Madeline L'Engle. For me, this was the greatest loss of this turning of the wheel. L'Engle's fiction saved my life when I was a young child. When I was a young woman, she taught me how to write, how to take writing seriously, how to be a woman leading a spiritual life, how to integrate family and writing. Over and over throughout my life, I've come back to her work to ground myself, to remind myself of what's possible, to relive the person (Meg/Madeline/Mrs. Murray) that I wanted to be. I'll be placing her book on my circle's Samhein altar, toasting her as the mother of my writing self at our dumb supper, sending my energy to help her to find her way to the Summerlands where, I've no doubt, she'll hear them playing the Tallis Canon. Lady, thank you. I will remember you. The witches say, as I imagine you knew, that what is remembered does not die. I will remember you.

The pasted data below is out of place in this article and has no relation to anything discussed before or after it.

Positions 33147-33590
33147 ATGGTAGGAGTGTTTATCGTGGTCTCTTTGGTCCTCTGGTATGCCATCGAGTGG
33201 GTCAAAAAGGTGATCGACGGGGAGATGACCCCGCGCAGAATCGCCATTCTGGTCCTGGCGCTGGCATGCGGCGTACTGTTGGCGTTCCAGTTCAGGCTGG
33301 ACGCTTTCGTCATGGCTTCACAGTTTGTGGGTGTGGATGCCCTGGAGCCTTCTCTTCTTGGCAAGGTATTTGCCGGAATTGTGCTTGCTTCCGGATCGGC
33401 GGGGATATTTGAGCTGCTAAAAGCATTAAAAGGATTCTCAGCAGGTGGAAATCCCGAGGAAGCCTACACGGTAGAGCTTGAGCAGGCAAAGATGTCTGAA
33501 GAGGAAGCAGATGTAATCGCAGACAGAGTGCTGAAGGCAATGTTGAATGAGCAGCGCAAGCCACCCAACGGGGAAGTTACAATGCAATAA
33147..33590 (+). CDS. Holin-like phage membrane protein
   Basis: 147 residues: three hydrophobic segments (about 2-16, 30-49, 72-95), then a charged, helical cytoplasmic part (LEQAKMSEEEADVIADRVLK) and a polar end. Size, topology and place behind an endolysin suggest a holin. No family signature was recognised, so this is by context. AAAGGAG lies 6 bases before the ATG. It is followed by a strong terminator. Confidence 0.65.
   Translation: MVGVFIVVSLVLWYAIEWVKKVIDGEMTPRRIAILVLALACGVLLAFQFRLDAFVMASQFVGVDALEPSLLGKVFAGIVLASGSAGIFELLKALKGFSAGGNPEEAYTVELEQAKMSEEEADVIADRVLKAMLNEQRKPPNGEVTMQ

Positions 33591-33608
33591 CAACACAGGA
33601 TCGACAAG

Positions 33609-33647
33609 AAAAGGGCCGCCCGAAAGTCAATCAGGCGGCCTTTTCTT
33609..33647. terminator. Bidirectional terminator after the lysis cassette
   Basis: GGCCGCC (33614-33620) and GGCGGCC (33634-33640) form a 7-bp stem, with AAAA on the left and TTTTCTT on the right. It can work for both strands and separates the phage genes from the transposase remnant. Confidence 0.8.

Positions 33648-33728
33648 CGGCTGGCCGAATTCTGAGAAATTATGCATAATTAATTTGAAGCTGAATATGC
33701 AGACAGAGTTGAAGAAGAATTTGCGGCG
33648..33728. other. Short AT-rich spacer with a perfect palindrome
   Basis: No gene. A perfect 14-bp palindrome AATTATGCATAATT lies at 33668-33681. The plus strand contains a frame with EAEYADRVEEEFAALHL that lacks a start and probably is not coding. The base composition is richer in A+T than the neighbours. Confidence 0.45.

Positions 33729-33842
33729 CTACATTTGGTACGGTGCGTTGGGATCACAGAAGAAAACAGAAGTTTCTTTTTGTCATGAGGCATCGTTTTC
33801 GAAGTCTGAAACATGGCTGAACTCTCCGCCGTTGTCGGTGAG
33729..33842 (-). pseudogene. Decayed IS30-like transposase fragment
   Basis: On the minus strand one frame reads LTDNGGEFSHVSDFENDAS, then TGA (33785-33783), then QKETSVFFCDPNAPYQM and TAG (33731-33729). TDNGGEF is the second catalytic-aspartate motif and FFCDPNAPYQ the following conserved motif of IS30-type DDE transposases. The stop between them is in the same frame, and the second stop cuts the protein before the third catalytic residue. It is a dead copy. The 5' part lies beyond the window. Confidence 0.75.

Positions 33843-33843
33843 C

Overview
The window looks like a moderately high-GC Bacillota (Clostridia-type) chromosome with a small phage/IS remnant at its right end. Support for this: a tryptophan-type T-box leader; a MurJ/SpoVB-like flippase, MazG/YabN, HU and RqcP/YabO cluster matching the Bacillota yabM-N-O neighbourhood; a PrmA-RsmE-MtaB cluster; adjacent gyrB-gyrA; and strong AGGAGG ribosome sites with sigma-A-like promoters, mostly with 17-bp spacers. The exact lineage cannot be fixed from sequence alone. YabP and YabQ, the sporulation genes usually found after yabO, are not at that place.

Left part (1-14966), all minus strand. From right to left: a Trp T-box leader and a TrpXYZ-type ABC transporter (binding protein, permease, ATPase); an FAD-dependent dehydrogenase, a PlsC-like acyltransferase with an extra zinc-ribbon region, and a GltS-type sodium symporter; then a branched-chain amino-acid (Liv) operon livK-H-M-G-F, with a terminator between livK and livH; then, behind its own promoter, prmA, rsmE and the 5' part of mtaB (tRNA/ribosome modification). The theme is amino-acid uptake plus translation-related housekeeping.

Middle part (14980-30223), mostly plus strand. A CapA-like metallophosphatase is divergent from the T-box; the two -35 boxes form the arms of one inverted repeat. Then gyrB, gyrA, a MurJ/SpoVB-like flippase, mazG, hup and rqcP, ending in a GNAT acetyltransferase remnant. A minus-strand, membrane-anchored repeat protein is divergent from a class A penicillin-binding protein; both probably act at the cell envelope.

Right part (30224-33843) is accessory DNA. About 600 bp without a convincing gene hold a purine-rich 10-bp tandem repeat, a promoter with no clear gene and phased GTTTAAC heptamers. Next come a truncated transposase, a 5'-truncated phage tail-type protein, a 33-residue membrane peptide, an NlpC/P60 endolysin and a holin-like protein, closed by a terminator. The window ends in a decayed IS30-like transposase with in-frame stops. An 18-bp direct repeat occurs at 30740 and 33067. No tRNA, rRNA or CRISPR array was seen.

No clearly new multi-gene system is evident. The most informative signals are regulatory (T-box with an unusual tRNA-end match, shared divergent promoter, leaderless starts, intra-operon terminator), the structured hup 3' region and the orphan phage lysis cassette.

I'm a woman, a Witch, a mother, a grandmother, an eco-feminist, a gardener, a reader, a writer, and a priestess of the Great Mother Earth. Hecate appears in the
Homeric Ode to Demeter, which tells of Hades who caught Persophone
"up reluctant on his golden car and bare her away lamenting. . . . But no one, either of the deathless gods or of mortal men, heard her voice, nor yet the olive-trees bearing rich fruit: only tenderhearted Hecate, bright-coiffed, the daughter of Persaeus, heard the girl from her cave . . . ."